Despite New USMCA Deal Recommendation Is To Stay Neutral On Equities

In early August, we recommended staying neutral on equities against bonds despite strong momentum favouring stocks. Indeed, the dark clouds of the trade war between the United States and several countries were still looming over the horizon. Even if we believed that trade conflicts would eventually be resolved, the uncertainty posed considerable downside risks to economic confidence and justified, in our view, a cautious stance. On Sunday evening, the United States and Canada announced a last-minute agreement to replace the 24-year-old North American Free Trade Agreement. The new United States-Mexico-Canada-Agreement (USMCA), although not officially approved yet by its members, dissipates most of the economic uncertainty caused by the trade dispute between the three countries. The announcement was a boon to Canadian companies that were most at risk of a negative shock coming out of potential fallout of the negotiations, such as motor vehicle parts manufacturers (see Chart 1).

This being said, even if our tactical allocation model continues to strongly suggest overweighting stocks relative to bonds, we believe that trade war threats are still very much alive.

Indeed, geopolitical tensions between the U.S. and China could worsen after tit-for-tat tariffs from both sides were imposed in September. The two countries are now refusing to even engage in discussion to de-escalate the conflict and the possibility of seeing steeper tariffs could start weighing on the global economic outlook. Moreover, the U.S. has genuine trade recriminations (e.g. non respect of property rights, forced technology transfer) against China for which the Republican administration has the American public’s support.

Finally, equities in the United States continue to look expensive. For instance, at 33.5, the Shiller PE ratio is at its highest level since 2001. Moreover, as of the end of September, the was 5.5% higher than its estimated fair value (see Chart 2).

For the month of October we thus remain neutral on equities against bonds, waiting for further fog to clear up before committing to a different position.

Regional Allocation & Sector Allocation

Our cautious stance relative to U.S. equities leads us to increase our underweighting of the region in our asset mix. On the flip side, the resolution of the uncertainty surrounding NAFTA, combined with the fact that Canadian stocks remain historically cheap relative to U.S. equities, leads us to slightly increase our Canadian exposure (see Table 1 below for complete asset allocation).

Looking under the hood, steepening oil prices and very positive forward-looking earnings for Canadian energy companies should support the sector, which represents nearly 20% of the S&P/TSX Composite index. In October, we are also slightly increasing our recommended allocation to other developed markets. For one, the ECB remains extremely accommodative, contributing to the easing in credit conditions in the Eurozone (see Chart 3) while “accommodative” is a qualifier that can no longer be applied to the Fed, especially since last Wednesday’s FOMC meeting.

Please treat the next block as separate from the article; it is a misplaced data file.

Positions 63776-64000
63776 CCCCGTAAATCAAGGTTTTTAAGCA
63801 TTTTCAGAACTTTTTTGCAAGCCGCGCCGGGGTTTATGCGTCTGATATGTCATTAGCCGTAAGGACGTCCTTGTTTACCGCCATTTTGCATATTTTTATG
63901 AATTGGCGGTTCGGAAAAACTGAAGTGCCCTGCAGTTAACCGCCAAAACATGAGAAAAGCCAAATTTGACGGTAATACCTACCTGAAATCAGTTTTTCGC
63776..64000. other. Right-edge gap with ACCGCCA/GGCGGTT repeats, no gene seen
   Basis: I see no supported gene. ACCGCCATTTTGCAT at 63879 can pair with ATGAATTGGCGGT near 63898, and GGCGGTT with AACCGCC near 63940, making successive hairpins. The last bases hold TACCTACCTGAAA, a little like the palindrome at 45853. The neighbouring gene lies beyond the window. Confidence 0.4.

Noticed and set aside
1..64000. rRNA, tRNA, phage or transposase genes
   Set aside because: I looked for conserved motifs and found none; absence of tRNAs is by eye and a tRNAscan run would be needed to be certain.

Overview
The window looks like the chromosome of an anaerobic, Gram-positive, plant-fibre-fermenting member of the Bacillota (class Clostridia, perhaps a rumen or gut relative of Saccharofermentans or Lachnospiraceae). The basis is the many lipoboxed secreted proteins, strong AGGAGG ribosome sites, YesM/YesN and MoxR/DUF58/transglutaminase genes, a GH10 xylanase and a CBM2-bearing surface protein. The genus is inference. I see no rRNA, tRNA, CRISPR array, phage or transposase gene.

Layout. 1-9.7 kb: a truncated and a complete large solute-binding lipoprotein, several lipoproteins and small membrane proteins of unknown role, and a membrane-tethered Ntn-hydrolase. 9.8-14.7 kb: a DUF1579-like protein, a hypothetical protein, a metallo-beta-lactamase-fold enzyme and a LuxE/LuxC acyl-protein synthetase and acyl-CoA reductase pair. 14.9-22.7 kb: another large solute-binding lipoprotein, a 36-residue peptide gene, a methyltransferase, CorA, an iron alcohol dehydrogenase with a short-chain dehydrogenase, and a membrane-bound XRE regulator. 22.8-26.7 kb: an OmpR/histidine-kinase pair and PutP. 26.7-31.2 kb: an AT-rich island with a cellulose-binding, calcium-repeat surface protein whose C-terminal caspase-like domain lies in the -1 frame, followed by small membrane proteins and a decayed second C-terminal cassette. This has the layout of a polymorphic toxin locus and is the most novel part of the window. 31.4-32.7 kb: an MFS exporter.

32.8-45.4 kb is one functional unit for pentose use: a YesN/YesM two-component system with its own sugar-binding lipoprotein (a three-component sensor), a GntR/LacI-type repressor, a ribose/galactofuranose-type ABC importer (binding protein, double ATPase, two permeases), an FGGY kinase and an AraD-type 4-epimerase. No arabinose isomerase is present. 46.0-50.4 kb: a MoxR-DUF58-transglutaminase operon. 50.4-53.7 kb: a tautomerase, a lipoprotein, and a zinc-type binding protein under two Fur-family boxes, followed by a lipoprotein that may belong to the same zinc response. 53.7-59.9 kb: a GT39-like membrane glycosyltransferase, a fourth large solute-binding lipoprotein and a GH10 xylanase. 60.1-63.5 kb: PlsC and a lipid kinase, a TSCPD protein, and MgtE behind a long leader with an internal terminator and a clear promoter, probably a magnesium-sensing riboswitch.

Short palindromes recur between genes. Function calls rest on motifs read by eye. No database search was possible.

Finally, despite some challenging economic conditions in countries like Turkey and Argentina, we are also maintaining our overweight position in emerging equity markets as these remain cheap relative to developed markets. Leading emerging countries’ economic indicators, like those developed by the OECD, also continue to fare better than their G7 counterparts. Besides, credit growth displays positive momentum in China and stocks exposed to the global economy did well relative to domestic equity in September. As highlighted above, global trade tensions remain high but emerging equity market valuation remains attractive while our emerging-market position is still relatively small at 4% in the portfolio; thus worth the risk, in our opinion.

In Canada, relative to August, our sector allocation has not changed all that much. We are still recommending that clients overweight positions in the Industrials, Financials, Energy, Information Technology andConsumer discretionary sectors while we removed materials from the list after its price momentum collapsed in the last quarter.

In the U.S., the same sectors are recommended and we added the health-care sector on the basis of stronger forward-looking earnings.

Canadian Bond Allocation

Despite positive returns, we continue to keep our neutral stance on corporate bonds this month as valuation still remains historically rich. In fact, as of the beginning of October, BofAML US high yield option-adjusted spreads were at the lowest level since July 2007, near 3.25%. As a growing number of central banks continue their tightening cycle, higher interest rates will eventually bite credit quality, especially in the high yield segment. With historically high corporate leverage, we are of the opinion that it is better to avoid the downside exposure that would cause widening credit spreads in return for only limited and temporary rewards.

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